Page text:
Epilepsy: Causes, Risks, and Symptoms

MyDoctorFinder September 7, 2015

Epilepsy is a common serious chronic brain disorder that affects 50 million people of all ages worldwide. An estimated of 750,000 Filipinos are currently affected with this condition.

 

A person's brain cells known as neurons conduct electrical signals that communicate with each other to deliver a message to our brain. During an attack, abnormal bursts of these neurons fire up electrical impulses that cause the brain and body to act strangely. [1]

Seizures vary depending on the severity of a person's epilepsy condition. Some may experience loss of awareness while some will have convulsions. A person can experience epilepsy at any stage and age. But, it often occurs at one's childhood stage. Some people may acquire epilepsy through their genetics, a change in the structure of the brain, infections in the brain, and people who had head injuries. [2]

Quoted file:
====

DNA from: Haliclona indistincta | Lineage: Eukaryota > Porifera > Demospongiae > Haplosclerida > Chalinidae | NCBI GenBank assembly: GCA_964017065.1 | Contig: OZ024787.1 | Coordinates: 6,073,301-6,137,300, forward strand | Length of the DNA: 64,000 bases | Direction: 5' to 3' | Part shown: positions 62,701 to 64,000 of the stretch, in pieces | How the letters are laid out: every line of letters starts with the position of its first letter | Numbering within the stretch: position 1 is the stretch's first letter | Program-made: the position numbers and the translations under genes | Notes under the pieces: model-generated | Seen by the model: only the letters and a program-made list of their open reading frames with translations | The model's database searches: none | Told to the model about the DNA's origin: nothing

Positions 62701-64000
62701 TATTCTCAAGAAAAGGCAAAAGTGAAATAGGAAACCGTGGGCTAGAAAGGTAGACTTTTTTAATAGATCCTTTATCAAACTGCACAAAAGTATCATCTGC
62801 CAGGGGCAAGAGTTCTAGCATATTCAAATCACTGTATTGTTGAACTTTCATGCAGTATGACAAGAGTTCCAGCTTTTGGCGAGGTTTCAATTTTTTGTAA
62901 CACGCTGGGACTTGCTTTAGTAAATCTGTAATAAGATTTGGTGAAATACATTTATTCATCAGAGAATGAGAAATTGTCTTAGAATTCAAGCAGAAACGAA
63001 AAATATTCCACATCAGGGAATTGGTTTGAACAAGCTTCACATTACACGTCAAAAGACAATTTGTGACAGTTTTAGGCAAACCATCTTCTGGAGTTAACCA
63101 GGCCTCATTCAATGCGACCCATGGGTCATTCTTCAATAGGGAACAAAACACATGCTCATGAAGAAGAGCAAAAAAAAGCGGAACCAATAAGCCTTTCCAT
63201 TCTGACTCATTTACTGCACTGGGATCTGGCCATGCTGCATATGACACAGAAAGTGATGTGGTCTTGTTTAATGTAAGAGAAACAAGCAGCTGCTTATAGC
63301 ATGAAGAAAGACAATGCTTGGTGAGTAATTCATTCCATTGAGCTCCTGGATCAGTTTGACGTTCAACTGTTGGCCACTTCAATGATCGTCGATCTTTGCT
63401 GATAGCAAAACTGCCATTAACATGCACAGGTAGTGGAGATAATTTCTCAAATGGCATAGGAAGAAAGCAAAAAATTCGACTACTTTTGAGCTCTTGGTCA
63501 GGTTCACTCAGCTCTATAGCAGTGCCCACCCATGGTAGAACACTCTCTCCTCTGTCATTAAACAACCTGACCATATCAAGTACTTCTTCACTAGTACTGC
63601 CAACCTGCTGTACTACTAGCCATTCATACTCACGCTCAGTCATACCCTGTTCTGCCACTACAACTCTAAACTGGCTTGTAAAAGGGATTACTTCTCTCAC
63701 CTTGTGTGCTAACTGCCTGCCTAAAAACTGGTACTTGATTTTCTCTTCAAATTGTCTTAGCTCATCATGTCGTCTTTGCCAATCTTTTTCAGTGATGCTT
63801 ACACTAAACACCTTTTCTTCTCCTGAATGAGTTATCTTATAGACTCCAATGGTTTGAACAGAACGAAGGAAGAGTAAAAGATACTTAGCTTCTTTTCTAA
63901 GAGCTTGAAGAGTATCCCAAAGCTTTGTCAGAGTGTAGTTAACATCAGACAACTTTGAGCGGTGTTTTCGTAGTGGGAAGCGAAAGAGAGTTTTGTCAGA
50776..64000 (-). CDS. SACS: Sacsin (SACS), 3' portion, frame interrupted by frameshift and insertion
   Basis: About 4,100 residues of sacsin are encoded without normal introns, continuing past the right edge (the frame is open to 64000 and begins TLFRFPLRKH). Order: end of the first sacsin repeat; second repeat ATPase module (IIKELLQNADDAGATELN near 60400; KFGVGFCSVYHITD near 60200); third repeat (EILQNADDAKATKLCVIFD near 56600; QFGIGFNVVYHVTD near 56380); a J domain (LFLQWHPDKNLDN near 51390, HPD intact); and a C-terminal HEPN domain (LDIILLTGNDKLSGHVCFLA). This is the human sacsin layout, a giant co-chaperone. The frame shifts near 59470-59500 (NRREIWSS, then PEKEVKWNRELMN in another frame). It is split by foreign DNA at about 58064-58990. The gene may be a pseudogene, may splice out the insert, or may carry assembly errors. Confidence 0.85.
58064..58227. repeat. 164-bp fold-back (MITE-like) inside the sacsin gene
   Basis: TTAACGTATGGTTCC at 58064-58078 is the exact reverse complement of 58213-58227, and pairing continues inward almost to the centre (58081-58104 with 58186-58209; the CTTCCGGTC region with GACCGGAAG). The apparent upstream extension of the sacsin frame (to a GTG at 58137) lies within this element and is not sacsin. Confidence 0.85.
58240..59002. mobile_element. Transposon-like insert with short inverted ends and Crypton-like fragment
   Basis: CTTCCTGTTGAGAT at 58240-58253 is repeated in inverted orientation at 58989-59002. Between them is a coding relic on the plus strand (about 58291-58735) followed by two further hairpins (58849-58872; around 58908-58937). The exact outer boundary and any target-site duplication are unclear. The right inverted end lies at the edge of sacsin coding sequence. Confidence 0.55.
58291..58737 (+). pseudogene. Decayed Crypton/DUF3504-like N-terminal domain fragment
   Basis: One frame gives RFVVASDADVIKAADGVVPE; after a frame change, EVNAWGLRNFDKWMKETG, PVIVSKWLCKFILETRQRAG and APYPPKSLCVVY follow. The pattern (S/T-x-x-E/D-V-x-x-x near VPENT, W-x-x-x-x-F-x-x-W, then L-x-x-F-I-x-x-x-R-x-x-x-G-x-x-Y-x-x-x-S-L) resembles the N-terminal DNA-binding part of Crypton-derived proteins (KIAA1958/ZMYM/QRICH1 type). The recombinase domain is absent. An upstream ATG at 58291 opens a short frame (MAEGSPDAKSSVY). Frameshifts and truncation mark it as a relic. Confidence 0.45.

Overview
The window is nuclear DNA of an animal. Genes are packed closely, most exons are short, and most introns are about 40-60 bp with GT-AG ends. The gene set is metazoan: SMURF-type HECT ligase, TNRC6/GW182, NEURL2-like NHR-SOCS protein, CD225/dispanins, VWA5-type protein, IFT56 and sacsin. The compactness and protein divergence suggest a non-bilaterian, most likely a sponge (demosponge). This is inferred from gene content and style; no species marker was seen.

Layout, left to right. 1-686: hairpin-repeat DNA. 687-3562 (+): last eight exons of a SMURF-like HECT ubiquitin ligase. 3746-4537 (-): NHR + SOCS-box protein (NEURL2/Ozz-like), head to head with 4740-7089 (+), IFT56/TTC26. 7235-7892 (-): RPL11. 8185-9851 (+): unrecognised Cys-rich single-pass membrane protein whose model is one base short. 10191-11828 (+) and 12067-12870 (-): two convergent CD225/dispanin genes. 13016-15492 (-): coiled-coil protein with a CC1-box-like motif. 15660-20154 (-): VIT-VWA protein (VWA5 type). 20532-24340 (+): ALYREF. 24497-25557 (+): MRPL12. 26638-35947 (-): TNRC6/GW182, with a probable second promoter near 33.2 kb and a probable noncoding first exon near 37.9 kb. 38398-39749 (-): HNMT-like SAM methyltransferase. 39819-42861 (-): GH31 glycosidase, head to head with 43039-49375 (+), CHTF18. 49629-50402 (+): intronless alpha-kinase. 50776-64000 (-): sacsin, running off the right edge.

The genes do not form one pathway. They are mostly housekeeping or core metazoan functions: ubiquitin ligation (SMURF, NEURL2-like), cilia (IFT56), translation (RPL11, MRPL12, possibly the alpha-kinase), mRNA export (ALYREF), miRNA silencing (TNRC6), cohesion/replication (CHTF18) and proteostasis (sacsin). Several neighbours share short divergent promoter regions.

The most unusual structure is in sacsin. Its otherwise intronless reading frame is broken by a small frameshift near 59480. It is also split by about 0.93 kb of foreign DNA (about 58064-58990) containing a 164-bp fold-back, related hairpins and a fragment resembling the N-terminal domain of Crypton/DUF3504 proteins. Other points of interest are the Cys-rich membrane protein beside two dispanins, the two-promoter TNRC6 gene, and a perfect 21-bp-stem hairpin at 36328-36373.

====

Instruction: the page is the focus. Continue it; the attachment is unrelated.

When you experience a seizure, remember to take note of what time of day it occurs for your next seizure may also occur during that same time of the day. Also, keep a seizure diary and write every single thing that happens when you have an attack. [3]

Epilepsy is a treatable condition. For most people, a medication called anti-epileptic drug is recommended. It may not treat epilepsy, but it can help a person to control it epileptic seizures. For some cases, a surgery is an option to remove the area of the brain that causes such attacks. [4] Although the proper care for someone who has epilepsy vary depending on its type of seizure, having the basic knowledge of the dos and don’ts may greatly contribute to one's seizure attacks.

In addition, it is valuable to maintain a proper diet and a healthy lifestyle. One may also attend support groups to help one with their condition. A person with epilepsy may still have normal lives and be productive citizens. If you have a friend or a loved one currently experiencing epilepsy, it is a good idea to be equip with the basic knowledge on what and what not to do during a seizure.

Sources:
[1, 2, 4] “Epilepsy” by NHS Choices
[3] “Triggers of Seizures” by Epilepsy Foundation